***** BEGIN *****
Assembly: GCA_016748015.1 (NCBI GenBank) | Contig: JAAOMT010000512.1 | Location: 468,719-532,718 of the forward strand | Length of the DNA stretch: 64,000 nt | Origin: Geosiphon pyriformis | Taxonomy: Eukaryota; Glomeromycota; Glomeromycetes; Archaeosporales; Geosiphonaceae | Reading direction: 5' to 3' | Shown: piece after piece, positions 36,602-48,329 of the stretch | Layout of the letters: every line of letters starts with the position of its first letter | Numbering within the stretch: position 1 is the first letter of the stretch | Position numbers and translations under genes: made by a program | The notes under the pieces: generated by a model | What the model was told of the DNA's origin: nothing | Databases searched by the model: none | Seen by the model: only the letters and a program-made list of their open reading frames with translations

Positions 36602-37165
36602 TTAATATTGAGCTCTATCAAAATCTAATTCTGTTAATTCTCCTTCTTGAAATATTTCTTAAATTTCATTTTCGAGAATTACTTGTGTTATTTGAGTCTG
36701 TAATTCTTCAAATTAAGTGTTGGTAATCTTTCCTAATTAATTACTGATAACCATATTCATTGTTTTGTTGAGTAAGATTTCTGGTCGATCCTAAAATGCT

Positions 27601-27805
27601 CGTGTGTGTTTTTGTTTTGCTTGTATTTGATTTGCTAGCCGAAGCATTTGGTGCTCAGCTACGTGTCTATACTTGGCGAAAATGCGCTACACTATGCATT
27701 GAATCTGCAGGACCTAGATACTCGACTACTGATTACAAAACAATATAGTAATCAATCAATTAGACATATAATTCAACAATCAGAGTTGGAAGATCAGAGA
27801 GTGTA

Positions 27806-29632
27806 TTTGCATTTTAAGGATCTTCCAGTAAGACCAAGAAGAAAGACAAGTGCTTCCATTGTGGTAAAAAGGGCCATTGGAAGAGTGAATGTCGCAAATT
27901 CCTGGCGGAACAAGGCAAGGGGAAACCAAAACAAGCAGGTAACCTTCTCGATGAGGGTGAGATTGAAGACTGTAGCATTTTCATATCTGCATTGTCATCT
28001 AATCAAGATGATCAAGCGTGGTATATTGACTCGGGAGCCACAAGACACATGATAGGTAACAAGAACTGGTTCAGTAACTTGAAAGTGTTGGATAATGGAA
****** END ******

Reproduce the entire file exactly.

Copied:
Assembly: GCA_016748015.1 (NCBI GenBank) | Contig: JAAOMT010000512.1 | Location: 468,719-532,718 of the forward strand | Length of the DNA stretch: 64,000 nt | Origin: Geosiphon pyriformis | Taxonomy: Eukaryota; Glomeromycota; Glomeromycetes; Archaeosporales; Geosiphonaceae | Reading direction: 5' to 3' | Shown: piece after piece, positions 36,602-48,329 of the stretch | Layout of the letters: every line of letters starts with the position of its first letter | Numbering within the stretch: position 1 is the first letter of the stretch | Position numbers and translations under genes: made by a program | The notes under the pieces: generated by a model | What the model was told of the DNA's origin: nothing | Databases searched by the model: none | Seen by the model: only the letters and a program-made list of their open reading frames with translations

Positions 36602-37165
36602 TTAATATTGAGCTCTATCAAAATCTAATTCTGTTAATTCTCCTTCTTGAAATATTTCTTAAATTTCATTTTCGAGAATTACTTGTGTTATTTGAGTCTG
36701 TAATTCTTCAAATTAAGTGTTGGTAATCTTTCCTAATTAATTACTGATAACCATATTCATTGTTTTGTTGAGTAAGATTTCTGGTCGATCCTAAAATGCT

Positions 27601-27805
27601 CGTGTGTGTTTTTGTTTTGCTTGTATTTGATTTGCTAGCCGAAGCATTTGGTGCTCAGCTACGTGTCTATACTTGGCGAAAATGCGCTACACTATGCATT
27701 GAATCTGCAGGACCTAGATACTCGACTACTGATTACAAAACAATATAGTAATCAATCAATTAGACATATAATTCAACAATCAGAGTTGGAAGATCAGAGA
27801 GTGTA

Positions 27806-29632
27806 TTTGCATTTTAAGGATCTTCCAGTAAGACCAAGAAGAAAGACAAGTGCTTCCATTGTGGTAAAAAGGGCCATTGGAAGAGTGAATGTCGCAAATT
27901 CCTGGCGGAACAAGGCAAGGGGAAACCAAAACAAGCAGGTAACCTTCTCGATGAGGGTGAGATTGAAGACTGTAGCATTTTCATATCTGCATTGTCATCT
28001 AATCAAGATGATCAAGCGTGGTATATTGACTCGGGAGCCACAAGACACATGATAGGTAACAAGAACTGGTTCAGTAACTTGAAAGTGTTGGATAATGGAA